A recent opinion piece by Elizabeth Rubin of the New York Times Magazine about the Iranian democratic opposition, Mujahedin-e Khalq (PMOI/MEK), is a great case study in “yellow Journalism”. Short on facts and credible sources, the piece is filled with cheap and sensationalist shots at the group and its 3400 members in Camp Ashraf, Iraq. It is a shameful attempt at “journalistic assassination” of the group, complementing what Iran rulers and their Iraqi proxies are doing to the MEK members and sympathizers through executions and military raids.
The seed of this article, as she alludes to it in her first paragraph, is planted by the usual suspects of Tehran’s Washington-based anti-MEK lobby. The obvious propose of the piece is to persuade the State Department to ignore the growing calls from US Congress and a bi-partisan array of US national security and policy luminaries to remove the group from the Department’s terrorism list. It attempts to achieve this objective by leveling a barrage of lies and IRGC-manufactured fabrications against the MEK, its leadership, and its members.
Like other hysteric opponents of the MEK de-listing, Rubin opts to ignore volumes of opinions issued by high courts in United Kingdom and the European Union which found the group “not concerned in terrorism” and described its continued blacklisting as “perverse.” The US Court of Appeals for the District of Columbia Circuit has also found the designation a violation of due process and remanded it back to State Department for lawful review, strongly suggesting the MEK must be delisted. Rubin conveniently omits what she had said back in 2003 that “the group is also on the State Department’s list of foreign terrorist organizations, placed there in 1997 as a goodwill gesture toward Iran’s newly elected reform-minded president, Mohammad Khatami.”
Although many of the allegations against the MEK and the Rubin-made context for them have no basis in truth whatsoever, one needs to refrain from buying into this deflective contemptuous invective and instead focus on two core issue.
The first issue is that the designation of a group in the State Department’s list of Foreign Terrorist Organizations (FTO) must satisfy the statutory requirements. By law if those requirements no longer apply to a designated group, regardless of what the Department of State or anyone else may think of the group, the group must be de-listed. This is a matter of law not politics.
Dr. Patrick Clawson, deputy director for research at The Washington Institute for Near East Policy, wrote in 2008 that:
“Any designation review should be based only on terrorism issues, not on the general U.S. government view of the organization in question. If the decision to designate a group is made on foreign policy considerations rather than evidence, then the list will be branded as a political instrument, thus reducing its utility…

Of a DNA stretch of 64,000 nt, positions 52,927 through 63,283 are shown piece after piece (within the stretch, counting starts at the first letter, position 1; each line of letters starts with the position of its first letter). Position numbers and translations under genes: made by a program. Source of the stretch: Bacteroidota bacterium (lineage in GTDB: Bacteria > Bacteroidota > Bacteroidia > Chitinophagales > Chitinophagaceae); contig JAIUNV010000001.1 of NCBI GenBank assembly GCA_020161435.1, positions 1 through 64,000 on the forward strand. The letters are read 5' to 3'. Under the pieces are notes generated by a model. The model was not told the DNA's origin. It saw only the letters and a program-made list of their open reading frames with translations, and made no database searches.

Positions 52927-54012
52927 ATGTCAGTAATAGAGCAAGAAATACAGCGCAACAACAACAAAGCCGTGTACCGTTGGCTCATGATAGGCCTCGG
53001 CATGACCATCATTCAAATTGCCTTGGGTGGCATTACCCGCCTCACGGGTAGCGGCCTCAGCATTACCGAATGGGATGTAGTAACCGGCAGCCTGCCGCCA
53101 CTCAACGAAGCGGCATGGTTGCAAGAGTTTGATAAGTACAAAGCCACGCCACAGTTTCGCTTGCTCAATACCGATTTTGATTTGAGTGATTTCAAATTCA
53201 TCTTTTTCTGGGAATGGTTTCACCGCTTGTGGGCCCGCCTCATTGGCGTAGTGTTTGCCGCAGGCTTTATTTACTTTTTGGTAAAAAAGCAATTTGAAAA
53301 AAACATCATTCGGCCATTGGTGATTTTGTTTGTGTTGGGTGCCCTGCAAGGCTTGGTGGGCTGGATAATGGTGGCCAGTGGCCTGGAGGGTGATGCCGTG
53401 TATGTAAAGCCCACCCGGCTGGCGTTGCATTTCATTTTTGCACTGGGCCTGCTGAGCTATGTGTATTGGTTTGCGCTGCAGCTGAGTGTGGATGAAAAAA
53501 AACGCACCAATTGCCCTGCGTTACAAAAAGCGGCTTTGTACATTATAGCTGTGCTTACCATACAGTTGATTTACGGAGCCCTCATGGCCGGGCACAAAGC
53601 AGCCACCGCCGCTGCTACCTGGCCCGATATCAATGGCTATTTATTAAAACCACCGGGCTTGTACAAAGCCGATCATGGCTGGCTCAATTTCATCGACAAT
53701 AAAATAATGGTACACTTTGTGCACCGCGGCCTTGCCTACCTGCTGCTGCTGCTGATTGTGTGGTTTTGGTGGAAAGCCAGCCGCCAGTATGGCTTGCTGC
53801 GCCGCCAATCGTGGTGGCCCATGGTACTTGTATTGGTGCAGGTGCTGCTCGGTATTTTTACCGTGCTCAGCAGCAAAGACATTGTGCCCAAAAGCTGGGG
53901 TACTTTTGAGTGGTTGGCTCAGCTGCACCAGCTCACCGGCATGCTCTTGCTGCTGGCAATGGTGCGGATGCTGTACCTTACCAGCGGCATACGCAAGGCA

“In the MEK’s case, its designation should not be based on the group’s political stance or worries about U.S.-Iranian relations, nor should it be a reward for its reports on Iran ’s nuclear activities. Over the past three years, the State Department’s Country Reports on Terrorism have cited no alleged MEK terrorist activity since 2001, yet have increased allegations pertaining the group’s non-terrorist activities…
“These allegations… are not related to the legal criteria for terrorist designation and are probably meant to discredit the MEK. These allegations are irrelevant, and some are also based on contestable evidence.”
The second core issue is that the de-listing of the MEK would have direct impact on development of relocation alternatives for the 3400 MEK members in Camp Ashraf which would preserve their human rights and are consistent with the Fourth Geneva Convention and International humanitarian law.
The leadership and rank-and-file of Camp Ashraf have stated their agreement to relocate to a European Union member country or the United States. But that would not be possible with the State Department’s continued designation of the MEK as a terrorist entity. The designation presents a grave complication for efforts to resolve the persistent humanitarian crisis in Ashraf.
Last April, just days after the massacre at Camp Ashraf by the Iraqi Army and directed by Iraqi Prime Minister Nouri al-Maliki, in a hearing at the Subcommittee on Terrorism, Nonproliferation, and Trade of the House Foreign Affairs Committee, the Ranking Member, Rep. Brad Sherman (D-CA), said:
“In private discussions, the Iraqi ambassador’s office has said the blood is not on the hands of the Iraqi government but is at least partially on the hands of the State department because the MEK is listed as a terrorist group and accordingly, Iraq doesn’t feel that it has to respect the human rights of those in the camp.”
There is no mention of any of these facts in the August 14 piece. It should not be so hard to see that Elizabeth Rubin is nothing but a “yellow journalist.”